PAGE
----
• Prop. 60 - YES - This proposition protects what is already in place as far as our primary elections. Since it doesn't change anything I was going to vote NO, but I want my YES vote to cancel out any YES that some idiot might cast for 62. (The State Constitution provides that if the provisions of two approved propositions are in conflict, only the provisions of the measure with the higher number of yes votes at the statewide election take effect.) Keep our primaries closed!
  • Prop. 61 - NO - Oh I'm sure someone will accuse me of hating the children, but I vote NO on all bond initiatives on principle. There is so much fat in our state budget that could be cut in order to pay these hospital projects. Not to mention the millions of illegal aliens that cause such a drain on our healthcare services.
  • Prop. 62 - NO!! - Keep our primaries closed. If this passes, Democrats will be able to monkey around with the Republican's primary and vice-a-versa. Not only that, but it would potentially place two Democrats on the general election ballot for any given state-wide office. I really hope this one goes down in flames.
  • Prop. 63 - NO - An increase in state income taxes (that it's only 1% and only on income over $1 million is irrelevant to me - see Prop. 61) to pay for mental health services? Forget it.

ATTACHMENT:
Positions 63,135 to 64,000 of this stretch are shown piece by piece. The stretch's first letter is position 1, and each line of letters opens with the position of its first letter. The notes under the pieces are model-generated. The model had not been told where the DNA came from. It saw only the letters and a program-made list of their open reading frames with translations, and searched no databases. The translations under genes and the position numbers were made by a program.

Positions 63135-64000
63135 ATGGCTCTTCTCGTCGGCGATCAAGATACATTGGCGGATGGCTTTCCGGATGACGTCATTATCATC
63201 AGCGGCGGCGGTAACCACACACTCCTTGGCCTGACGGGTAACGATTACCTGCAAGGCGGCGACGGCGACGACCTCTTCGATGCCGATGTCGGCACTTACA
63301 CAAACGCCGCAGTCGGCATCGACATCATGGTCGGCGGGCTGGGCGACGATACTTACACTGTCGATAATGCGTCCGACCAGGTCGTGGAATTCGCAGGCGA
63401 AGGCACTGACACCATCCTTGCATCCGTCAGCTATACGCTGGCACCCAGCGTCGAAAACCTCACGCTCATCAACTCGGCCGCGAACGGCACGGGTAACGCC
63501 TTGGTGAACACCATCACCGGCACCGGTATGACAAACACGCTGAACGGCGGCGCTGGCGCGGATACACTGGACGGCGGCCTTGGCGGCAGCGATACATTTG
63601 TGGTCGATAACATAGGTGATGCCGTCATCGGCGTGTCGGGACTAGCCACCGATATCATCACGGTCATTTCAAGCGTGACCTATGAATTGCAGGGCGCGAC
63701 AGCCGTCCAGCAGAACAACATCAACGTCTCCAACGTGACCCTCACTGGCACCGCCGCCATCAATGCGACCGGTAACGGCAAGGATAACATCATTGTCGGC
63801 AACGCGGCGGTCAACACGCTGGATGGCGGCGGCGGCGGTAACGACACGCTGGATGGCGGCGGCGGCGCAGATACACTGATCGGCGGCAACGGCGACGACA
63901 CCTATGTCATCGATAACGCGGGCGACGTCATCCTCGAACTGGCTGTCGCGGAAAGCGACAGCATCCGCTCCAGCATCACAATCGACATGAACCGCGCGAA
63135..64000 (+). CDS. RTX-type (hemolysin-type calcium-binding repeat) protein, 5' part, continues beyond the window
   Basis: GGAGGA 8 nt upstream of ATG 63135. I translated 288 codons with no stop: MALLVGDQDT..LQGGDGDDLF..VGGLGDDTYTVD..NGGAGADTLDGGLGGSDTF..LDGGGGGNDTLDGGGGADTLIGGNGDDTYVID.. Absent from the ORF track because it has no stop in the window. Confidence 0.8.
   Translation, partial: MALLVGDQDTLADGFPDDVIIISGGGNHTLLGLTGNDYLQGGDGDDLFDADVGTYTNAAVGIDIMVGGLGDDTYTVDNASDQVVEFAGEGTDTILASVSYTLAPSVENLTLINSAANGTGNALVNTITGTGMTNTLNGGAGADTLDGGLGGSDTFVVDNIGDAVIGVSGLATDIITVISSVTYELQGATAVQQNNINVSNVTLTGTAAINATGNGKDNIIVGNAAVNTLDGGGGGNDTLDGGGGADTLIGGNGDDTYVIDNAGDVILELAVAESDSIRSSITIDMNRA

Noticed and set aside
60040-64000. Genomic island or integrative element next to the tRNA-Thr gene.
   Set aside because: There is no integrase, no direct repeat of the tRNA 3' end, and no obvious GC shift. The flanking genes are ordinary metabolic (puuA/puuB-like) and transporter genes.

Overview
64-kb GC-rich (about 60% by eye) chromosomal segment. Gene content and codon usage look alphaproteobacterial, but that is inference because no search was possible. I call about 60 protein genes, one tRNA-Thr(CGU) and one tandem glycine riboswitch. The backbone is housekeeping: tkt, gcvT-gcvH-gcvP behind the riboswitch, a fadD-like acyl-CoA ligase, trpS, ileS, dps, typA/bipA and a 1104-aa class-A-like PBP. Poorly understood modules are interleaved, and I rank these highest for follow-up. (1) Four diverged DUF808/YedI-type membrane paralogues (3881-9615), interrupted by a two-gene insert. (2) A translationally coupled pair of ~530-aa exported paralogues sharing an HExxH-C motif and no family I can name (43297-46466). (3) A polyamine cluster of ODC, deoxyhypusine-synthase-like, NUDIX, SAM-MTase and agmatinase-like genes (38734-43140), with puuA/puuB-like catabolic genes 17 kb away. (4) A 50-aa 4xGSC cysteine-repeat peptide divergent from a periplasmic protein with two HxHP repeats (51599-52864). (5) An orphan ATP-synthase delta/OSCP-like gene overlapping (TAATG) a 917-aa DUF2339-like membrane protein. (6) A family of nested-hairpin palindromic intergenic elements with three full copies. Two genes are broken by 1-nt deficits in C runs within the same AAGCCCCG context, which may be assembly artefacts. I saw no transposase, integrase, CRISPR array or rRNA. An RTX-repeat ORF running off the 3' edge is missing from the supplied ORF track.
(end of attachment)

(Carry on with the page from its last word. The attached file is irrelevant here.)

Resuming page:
• Prop. 64 - YES!! - The text on the ballot says it best: "Allows individual or class action 'unfair business' lawsuits only if actual loss suffered...." Duh! Stop shakedown lawsuits. If you've got a real claim, you won't be barred. Otherwise, let the Attorney General handle it.
  • Prop. 65 - YES - Prop. 1A better accomplishes what this proposition was meant to. So there's no argument in favor of 65 in the info guide, because its proponents are now asking you to vote YES on 1A instead. Given the parenthetical in my Prop. 60 explanation, I'll vote YES on this one anyway, so that if 1A goes down, 65 may still have a chance of applying. (Yeah, right, if I were the only one voting.)
  • Prop. 66 - NO! - "Limits 'Three Strikes' law to violent and/or serious felonies. Permits limited resentencing under new definitions." 'Nuff said. But of course I'll say more. I don't care if they're violent felonies or just felonies, put 'em in jail. Under the "limited" resentencing, we could see some really bad guys released if this thing passes.